Grabbing viruses out of thin air

Developments in pathogen-detecting materials could provide an easy means of detecting viruses within public places.

Image credit: Davyn Ben on Unsplash

The spread of COVID-19 has changed the lives of people around the world and has had a major impact on our daily lives. Other viruses have emerged suddenly from obscurity, such as Ebola, avian influenza, and SARS, all of which present a serious threat to human health and economies worldwide.

The development of wearable sensors that can continuously monitor the environment for viruses has become imperative as it would enable us to better detect a source of infection and hopefully halt its spread. In a recent paper published in the journal Advanced Materials, researchers looked into the most recent endeavors made the development of functional biosensors for this purpose.

“Research on improving the performance of virus sensors has not progressed much in recent years,” says Tohoku University materials engineer Fumio Narita. “Our review aims to help young researchers and graduate students understand the latest progress to guide their future work for improving virus sensor sensitivity.”

Pathogen-detecting materials could identify viruses like SARS-CoV-2 in the air

For years, scientists have been studying materials that can convert mechanical energy into electrical or magnetic energy, and vice versa. These materials are known as piezoelectric materials.

When it comes to detecting viruses, they could play an important role. Antibodies that interact with a specific virus can be placed on an electrode incorporated onto a piezoelectric material. When the target virus interacts with the antibodies, it causes an increase in mass that decreases the frequency of the electric current moving through the material, signalling its presence. This type of sensor is currently being investigated for detecting several viruses, including the cervical-cancer-causing human papilloma virus, HIV, influenza A, Ebola, and hepatitis B.

When it comes to sensing bacterial infections, magnetostrictive materials, which convert mechanical into magnetic energy and vice versa, have shown promise. In these materials, probing antibodies are fixed onto a biosensor chip placed on the magnetostrictive material and then a magnetic field is applied. If the targeted antigen interacts with the antibodies, it adds mass to the material, leading to a magnetic flux change that can be detected using a sensing “pick-up coil”.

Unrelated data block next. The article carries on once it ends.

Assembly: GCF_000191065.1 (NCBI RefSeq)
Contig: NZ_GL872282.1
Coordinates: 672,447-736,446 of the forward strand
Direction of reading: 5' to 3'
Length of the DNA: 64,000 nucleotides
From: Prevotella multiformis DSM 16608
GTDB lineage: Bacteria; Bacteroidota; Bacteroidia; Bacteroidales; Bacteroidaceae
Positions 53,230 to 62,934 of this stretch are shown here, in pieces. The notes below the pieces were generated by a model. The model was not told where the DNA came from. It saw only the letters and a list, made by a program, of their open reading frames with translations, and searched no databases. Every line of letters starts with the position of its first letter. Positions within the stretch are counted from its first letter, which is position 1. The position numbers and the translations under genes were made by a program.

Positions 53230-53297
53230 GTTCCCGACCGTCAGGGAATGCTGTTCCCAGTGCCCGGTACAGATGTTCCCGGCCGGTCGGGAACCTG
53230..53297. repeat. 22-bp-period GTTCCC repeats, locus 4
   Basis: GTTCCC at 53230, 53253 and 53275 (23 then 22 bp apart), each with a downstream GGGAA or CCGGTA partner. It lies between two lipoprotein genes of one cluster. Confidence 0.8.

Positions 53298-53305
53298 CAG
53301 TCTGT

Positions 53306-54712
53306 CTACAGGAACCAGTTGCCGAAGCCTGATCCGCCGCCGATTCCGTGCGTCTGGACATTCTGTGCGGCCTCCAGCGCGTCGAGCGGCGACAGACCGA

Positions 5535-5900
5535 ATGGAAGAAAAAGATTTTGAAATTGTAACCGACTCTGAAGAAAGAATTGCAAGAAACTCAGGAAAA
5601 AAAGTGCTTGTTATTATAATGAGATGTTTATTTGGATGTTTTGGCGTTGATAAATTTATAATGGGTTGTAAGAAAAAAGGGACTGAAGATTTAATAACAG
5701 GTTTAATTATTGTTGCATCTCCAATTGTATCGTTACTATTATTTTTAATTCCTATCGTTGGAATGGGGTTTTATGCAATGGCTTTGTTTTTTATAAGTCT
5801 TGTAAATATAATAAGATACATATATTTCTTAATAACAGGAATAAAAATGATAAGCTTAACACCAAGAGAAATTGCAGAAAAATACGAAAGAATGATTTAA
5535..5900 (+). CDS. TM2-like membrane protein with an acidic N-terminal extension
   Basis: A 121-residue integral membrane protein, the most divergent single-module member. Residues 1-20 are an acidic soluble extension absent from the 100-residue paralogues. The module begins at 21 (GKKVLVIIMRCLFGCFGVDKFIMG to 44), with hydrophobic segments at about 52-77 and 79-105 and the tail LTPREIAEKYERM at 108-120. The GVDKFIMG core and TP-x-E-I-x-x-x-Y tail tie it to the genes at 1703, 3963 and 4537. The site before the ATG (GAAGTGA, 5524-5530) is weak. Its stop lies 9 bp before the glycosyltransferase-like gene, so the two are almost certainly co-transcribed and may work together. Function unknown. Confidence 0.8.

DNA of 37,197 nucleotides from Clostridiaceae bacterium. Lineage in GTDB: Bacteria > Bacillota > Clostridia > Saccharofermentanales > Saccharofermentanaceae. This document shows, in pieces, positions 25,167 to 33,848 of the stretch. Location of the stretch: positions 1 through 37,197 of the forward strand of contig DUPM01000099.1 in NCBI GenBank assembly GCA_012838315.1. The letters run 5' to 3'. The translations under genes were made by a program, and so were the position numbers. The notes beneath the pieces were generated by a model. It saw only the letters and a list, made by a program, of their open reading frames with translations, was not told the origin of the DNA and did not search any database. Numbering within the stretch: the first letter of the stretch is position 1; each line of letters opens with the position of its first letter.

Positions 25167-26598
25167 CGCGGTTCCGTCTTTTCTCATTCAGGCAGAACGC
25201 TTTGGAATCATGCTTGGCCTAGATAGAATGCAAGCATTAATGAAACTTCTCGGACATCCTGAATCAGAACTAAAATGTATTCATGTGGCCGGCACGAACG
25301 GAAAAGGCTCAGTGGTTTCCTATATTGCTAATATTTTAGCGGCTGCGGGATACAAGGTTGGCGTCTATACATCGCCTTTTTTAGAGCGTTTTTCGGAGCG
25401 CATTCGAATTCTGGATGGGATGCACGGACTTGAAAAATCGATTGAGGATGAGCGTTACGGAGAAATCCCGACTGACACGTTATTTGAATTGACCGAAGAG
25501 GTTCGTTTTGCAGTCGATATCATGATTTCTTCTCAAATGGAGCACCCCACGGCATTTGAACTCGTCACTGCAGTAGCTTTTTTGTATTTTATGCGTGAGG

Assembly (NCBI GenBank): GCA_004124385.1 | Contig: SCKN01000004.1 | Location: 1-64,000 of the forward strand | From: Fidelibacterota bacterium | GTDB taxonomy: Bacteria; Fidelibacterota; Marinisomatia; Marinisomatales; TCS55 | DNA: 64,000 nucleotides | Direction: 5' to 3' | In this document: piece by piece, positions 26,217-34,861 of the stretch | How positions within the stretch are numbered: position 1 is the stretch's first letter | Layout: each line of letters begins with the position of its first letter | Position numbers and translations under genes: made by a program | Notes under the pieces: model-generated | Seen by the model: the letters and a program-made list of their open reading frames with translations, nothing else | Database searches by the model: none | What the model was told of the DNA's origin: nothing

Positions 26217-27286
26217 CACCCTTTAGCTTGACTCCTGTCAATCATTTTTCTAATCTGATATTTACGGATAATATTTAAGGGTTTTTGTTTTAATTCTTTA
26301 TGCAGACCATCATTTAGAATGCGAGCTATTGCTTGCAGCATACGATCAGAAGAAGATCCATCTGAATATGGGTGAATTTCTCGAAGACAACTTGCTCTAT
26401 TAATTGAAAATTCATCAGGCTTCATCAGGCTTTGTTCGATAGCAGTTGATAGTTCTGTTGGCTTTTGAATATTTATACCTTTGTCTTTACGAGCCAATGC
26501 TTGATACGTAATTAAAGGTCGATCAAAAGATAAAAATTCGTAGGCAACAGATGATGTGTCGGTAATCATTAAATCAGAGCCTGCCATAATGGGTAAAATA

Narita says that developments in artificial intelligence and simulation studies can help find even more sensitive piezoelectric and magnetostrictive materials for detecting viruses and other pathogens. Future materials could be coilless, wireless, and soft, making it possible to incorporate them into fabrics and buildings.

Scientists are now investigating how to use these and similar materials to detect SARS-CoV-2, the virus that causes COVID-19, in the air. This sort of sensor could be incorporated into underground transportation ventilation systems, for example, in order to monitor virus spread in real time. Wearable sensors could also direct people away from a virus-containing environment.

“Scientists still need to develop more effective and reliable sensors for virus detection, with higher sensitivity and accuracy, smaller size and weight, and better affordability, before they can be used in home applications or smart clothing,” says Narita. “This sort of virus sensor will become a reality with further developments in materials science and technological progress in artificial intelligence, machine learning, and data analytics.”

Reference: Fumio Narita, et al., A Review of Piezoelectric and Magnetostrictive Biosensor Materials for Detection of COVID‐19 and Other Viruses, Advanced Materials (2020). DOI: 10.1002/adma.202005448

Adapted from press release provided by Tohoku University

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